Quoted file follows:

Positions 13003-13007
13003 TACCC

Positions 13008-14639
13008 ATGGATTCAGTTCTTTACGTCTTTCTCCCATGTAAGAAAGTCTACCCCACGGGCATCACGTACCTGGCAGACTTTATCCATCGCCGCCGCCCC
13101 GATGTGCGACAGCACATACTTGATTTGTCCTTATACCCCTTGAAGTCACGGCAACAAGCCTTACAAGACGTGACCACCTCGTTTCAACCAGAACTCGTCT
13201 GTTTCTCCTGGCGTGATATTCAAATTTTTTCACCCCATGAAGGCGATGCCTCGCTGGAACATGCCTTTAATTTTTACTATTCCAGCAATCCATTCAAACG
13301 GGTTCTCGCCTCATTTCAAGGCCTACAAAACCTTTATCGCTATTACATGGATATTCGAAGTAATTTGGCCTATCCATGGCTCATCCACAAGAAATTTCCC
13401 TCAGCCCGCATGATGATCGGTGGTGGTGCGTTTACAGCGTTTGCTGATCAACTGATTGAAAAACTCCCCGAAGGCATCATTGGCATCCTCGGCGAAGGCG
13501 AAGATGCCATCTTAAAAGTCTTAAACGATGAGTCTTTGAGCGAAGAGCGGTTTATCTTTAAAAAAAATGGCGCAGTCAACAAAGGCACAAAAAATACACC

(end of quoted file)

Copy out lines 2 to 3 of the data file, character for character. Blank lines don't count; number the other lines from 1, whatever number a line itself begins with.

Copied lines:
13003 TACCC

Positions 13008-14639